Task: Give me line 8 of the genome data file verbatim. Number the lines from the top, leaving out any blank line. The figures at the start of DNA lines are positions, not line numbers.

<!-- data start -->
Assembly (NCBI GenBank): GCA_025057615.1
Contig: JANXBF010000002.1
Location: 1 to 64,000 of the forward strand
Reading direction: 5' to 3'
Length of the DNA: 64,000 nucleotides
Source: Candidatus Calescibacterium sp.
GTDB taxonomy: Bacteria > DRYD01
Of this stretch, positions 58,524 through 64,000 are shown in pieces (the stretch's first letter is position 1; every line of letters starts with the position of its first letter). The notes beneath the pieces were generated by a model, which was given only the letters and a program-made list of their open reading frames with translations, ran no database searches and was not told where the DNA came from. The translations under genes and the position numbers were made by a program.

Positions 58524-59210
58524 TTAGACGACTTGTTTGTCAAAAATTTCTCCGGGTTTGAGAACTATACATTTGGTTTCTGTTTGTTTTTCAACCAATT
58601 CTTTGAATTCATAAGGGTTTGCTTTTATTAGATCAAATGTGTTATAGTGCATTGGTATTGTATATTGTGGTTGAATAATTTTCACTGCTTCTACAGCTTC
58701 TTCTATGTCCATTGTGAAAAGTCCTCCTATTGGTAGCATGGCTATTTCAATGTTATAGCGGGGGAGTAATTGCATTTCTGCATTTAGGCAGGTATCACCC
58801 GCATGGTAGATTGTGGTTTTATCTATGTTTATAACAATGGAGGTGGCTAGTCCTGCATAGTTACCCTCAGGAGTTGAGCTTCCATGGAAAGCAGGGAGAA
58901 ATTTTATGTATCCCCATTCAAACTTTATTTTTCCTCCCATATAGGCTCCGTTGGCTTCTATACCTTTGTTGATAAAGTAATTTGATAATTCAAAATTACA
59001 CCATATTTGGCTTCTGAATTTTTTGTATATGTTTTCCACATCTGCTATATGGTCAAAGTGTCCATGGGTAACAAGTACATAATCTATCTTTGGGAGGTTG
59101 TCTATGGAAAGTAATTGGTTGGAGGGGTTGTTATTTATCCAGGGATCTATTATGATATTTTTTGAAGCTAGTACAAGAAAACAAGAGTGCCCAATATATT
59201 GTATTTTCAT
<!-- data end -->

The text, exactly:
Of this stretch, positions 58,524 through 64,000 are shown in pieces (the stretch's first letter is position 1; every line of letters starts with the position of its first letter). The notes beneath the pieces were generated by a model, which was given only the letters and a program-made list of their open reading frames with translations, ran no database searches and was not told where the DNA came from. The translations under genes and the position numbers were made by a program.